Sponsored Post – Excuse Free Beach Days

One way the whole cloud powered work experience has changed my business life is that everyone in my company can work from the beach and not hide that fact. 2013-06-21 11.05.05-1

The following is a sponsored post for Cloud Powered Work, but beyond them being kind enough to give me some loot to have this specific conversation, they haven’t influenced my words at all. This is all me.

The Beach Versus a Cubicle

There’s something delightful about working on a spreadsheet from underneath an umbrella while swirling some ice cubes around in a delicious glass of iced tea. I love being able to hear kids shouting from the water, watch surfers and skateboarders out doing their thing, and then get back to the work of getting numbers in the right boxes (especially when the numbers are trending in the right direction).

I’m a writer and educator and so cubicles aren’t especially required. Back when I worked in a wireless telecom, near the end of my career, it was absolutely not important for me to be at the office in person except we had two major problems: our security was really tight so I couldn’t really connect into any systems remotely, and we didn’t have the cloud back then, so if I was working on a document, I was working on a dead version that only I had access to at any given time. Thus, there were times where the grey fabric walls of the cubicle were the only solution, even if creativity and the ability to choose my focus were going to suffer accordingly.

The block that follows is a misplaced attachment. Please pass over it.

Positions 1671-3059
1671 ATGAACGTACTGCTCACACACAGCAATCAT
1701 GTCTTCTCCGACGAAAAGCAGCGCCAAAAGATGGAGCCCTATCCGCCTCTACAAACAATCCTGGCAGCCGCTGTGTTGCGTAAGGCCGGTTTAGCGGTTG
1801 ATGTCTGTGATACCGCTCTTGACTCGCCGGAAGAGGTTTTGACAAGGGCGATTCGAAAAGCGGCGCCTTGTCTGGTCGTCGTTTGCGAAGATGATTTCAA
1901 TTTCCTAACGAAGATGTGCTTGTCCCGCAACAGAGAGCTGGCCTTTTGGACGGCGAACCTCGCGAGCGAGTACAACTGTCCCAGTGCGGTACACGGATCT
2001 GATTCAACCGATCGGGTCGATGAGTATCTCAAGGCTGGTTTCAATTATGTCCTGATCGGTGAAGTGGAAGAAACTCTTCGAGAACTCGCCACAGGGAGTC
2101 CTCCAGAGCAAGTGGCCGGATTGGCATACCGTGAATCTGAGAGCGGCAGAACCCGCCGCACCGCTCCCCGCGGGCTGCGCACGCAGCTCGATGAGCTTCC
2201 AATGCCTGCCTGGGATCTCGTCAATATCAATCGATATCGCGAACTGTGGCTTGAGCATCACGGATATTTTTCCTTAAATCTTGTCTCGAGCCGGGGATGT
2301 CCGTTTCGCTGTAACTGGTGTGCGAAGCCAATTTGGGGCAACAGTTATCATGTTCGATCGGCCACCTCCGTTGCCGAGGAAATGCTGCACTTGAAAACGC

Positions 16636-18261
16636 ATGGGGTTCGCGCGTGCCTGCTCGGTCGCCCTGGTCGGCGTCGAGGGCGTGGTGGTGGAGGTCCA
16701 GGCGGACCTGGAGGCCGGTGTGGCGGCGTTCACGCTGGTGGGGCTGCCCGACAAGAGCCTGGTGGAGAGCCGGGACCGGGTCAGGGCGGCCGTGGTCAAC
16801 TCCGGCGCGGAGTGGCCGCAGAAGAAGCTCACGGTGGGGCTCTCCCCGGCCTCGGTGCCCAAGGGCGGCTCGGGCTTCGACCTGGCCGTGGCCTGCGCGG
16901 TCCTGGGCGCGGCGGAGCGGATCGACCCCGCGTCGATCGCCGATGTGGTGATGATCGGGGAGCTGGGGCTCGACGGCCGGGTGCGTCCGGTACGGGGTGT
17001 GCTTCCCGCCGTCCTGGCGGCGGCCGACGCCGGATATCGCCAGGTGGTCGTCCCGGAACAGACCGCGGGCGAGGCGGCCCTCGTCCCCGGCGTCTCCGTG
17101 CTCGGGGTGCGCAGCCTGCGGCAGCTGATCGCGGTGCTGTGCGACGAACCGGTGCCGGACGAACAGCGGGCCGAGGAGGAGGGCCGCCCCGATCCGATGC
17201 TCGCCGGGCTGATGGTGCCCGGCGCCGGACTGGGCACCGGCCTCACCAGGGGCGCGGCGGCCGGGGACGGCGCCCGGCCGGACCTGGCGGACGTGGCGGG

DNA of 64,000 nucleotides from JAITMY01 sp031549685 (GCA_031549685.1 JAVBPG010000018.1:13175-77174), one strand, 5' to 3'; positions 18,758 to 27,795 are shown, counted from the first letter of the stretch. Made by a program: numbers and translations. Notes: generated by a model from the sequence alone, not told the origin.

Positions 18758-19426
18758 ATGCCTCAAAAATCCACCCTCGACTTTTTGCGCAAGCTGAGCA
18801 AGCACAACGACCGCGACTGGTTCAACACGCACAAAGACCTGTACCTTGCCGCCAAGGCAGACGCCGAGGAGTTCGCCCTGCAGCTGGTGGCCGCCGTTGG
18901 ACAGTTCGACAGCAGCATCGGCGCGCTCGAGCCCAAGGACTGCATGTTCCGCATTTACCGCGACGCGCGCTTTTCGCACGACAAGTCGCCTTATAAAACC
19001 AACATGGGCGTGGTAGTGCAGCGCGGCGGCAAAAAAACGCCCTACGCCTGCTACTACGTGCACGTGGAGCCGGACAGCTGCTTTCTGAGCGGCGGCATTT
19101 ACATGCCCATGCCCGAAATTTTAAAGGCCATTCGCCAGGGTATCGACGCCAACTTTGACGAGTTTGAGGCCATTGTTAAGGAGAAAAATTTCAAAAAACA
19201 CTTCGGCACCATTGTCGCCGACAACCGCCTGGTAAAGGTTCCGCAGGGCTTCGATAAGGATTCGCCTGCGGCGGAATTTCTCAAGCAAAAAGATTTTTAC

Flexible Workspaces Are Cost Effective

The cost of cubicle space per human is at least $9000 a year (I learned this a bunch of years ago, so maybe the numbers have changed a bit). The cost of servers and maintenance can be tons of that. The cost of office phone systems are… you know what? You know all this. Having a physical office space costs a lot.

What you GET is a secret lair. What you get is object permanence. What you also get are all kinds of opportunities to be somewhere physically but not be in your element or your zone.

Do you know how much Microsoft Office365 and SkyDrive and the like cost for you and your employees? Not a lot. It’s like a hundred bucks or so. Per human. That’s crazy. So, costs if you want to work from the beach:

Laptop.
Software.
Wireless.
Trust.

That’s it.

It’s not THAT easy. Let’s not kid each other. But what I love is that we can work this way. All my team work from where we are and we connect via cloud apps exclusively. Easy cheesy.

Haven’t you even wanted to trial that at work? What’s stopping you?

The previous was sponsored but as you can tell, the opinions are mine. Heck, maybe they don’t even like how I talk about it. But then again, that’s not the point. They’re curious what you think about working over the cloud. What do you think?

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  • http://www.rcs-uk.com/ David Boland

    Hi Chris,
    I manage my own EPoS software development company and I have to say that reading this post while sitting in my office in the UK was kind of… well, painful! Yes, I believe in flexibility in the workplace, but I also think that working as a team offers benefits that you can’t find in other work models. I guess the best of both worlds might be a good solution -keeping in mind that not all professions are suitable for every model. I can understand though how good it is to be able to write and sunbathe at the same time (I blog on the business blog regularly and it is during those hours that I find myself wishing I was in my home office or on a beach)… Hope this comment helps. Thanks for an interesting post!

    • http://www.allmedexams.com/ Adnan Qaizar

      So true @ “It’s NOT that Easy”
      @david_boland:disqus I second that!

  • http://www.facebook.com/arturomonge Arturo Monge